Inborn errors of immunity (IEIs) are a heterogeneous group of disorders due to genetic defects in the immune response that have a broad clinical spectrum. Diagnosis of the precise genetic cause of IEI has led to improved care and treatment of patients; however, genetic diagnosis using standard approaches is only successful in ~40% of patients and is particularly challenging in "sporadic" cases without a family history. Standard genetic testing for IEI evaluates for germline changes in genes encoding proteins important for the immune response. It is now clear that IEI can also arise from de novo mutations leading to genetic variants present in germ cells and/or somatic cells. In particular, somatic mosaicism, i.e., post-zygotic genetic changes in DNA sequence, is emerging as a significant contributor to IEI. Testing for somatic mosaicism can be challenging, and both older sequencing techniques such as Sanger sequencing and newer next-generation sequencing may not be sensitive enough to detect variants depending on the platform and analysis tools used. Investigation of multiple tissue samples and specifically targeting sequence technologies to detect low frequency variants is important for detection of variants. This review examines the role and functional consequences of genetic mosaicism in IEI. We emphasize the need to refine the current exome and genome analysis pipeline to efficiently identify mosaic variants and recommend considering somatic mosaicism in disease discovery and in the first-tier of genetic analysis.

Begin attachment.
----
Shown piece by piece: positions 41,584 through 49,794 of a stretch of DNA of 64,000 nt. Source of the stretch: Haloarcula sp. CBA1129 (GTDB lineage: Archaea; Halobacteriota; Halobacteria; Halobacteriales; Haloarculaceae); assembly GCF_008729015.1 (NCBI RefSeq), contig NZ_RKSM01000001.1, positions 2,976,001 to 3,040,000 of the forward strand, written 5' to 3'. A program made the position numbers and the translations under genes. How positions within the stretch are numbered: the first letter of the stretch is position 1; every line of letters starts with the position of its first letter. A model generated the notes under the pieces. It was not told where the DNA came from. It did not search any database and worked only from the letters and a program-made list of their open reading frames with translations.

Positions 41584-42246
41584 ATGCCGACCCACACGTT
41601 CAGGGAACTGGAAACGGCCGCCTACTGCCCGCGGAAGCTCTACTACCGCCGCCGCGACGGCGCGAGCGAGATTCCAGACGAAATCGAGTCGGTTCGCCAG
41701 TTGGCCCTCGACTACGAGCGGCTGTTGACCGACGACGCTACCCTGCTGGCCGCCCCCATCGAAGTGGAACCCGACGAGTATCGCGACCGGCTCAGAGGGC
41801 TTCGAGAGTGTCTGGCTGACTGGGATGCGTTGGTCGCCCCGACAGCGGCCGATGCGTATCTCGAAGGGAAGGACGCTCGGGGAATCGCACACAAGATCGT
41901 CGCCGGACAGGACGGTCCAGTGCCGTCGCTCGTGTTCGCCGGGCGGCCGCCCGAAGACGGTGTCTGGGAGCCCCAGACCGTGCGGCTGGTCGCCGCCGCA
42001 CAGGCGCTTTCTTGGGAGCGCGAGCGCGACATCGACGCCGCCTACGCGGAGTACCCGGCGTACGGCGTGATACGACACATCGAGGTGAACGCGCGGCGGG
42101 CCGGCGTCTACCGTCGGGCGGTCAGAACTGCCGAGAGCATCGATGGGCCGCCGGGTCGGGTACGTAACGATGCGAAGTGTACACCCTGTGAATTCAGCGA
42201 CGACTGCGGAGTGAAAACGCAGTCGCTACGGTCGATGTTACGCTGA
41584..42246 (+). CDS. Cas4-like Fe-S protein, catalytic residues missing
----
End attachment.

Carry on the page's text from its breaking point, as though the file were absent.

Keywords: Inborn errors of immunity; mosaicism; primary immunodeficiency; somatic mutation.